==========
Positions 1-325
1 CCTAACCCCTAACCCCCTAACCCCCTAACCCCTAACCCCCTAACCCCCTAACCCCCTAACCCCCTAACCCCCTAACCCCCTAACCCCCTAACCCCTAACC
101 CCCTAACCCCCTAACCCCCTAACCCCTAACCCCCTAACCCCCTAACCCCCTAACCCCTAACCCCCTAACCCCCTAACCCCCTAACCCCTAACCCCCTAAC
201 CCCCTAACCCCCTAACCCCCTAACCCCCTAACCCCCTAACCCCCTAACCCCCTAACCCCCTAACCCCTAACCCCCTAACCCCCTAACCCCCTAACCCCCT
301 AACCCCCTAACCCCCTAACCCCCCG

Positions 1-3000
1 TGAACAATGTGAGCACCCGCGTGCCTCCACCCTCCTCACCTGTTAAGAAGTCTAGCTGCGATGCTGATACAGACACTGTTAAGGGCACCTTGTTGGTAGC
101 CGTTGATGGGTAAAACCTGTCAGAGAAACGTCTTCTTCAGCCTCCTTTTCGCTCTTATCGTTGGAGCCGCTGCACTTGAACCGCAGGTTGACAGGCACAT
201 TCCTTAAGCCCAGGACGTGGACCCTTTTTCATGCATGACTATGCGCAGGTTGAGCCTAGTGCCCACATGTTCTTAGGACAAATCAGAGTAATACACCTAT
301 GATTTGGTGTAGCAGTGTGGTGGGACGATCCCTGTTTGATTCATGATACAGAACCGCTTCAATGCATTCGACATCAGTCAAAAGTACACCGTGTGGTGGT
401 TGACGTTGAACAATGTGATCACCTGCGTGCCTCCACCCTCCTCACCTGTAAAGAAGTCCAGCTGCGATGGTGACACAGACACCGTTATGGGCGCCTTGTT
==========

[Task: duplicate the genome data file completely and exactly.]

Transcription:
Positions 1-325
1 CCTAACCCCTAACCCCCTAACCCCCTAACCCCTAACCCCCTAACCCCCTAACCCCCTAACCCCCTAACCCCCTAACCCCCTAACCCCCTAACCCCTAACC
101 CCCTAACCCCCTAACCCCCTAACCCCTAACCCCCTAACCCCCTAACCCCCTAACCCCTAACCCCCTAACCCCCTAACCCCCTAACCCCTAACCCCCTAAC
201 CCCCTAACCCCCTAACCCCCTAACCCCCTAACCCCCTAACCCCCTAACCCCCTAACCCCCTAACCCCTAACCCCCTAACCCCCTAACCCCCTAACCCCCT
301 AACCCCCTAACCCCCTAACCCCCCG

Positions 1-3000
1 TGAACAATGTGAGCACCCGCGTGCCTCCACCCTCCTCACCTGTTAAGAAGTCTAGCTGCGATGCTGATACAGACACTGTTAAGGGCACCTTGTTGGTAGC
101 CGTTGATGGGTAAAACCTGTCAGAGAAACGTCTTCTTCAGCCTCCTTTTCGCTCTTATCGTTGGAGCCGCTGCACTTGAACCGCAGGTTGACAGGCACAT
201 TCCTTAAGCCCAGGACGTGGACCCTTTTTCATGCATGACTATGCGCAGGTTGAGCCTAGTGCCCACATGTTCTTAGGACAAATCAGAGTAATACACCTAT
301 GATTTGGTGTAGCAGTGTGGTGGGACGATCCCTGTTTGATTCATGATACAGAACCGCTTCAATGCATTCGACATCAGTCAAAAGTACACCGTGTGGTGGT
401 TGACGTTGAACAATGTGATCACCTGCGTGCCTCCACCCTCCTCACCTGTAAAGAAGTCCAGCTGCGATGGTGACACAGACACCGTTATGGGCGCCTTGTT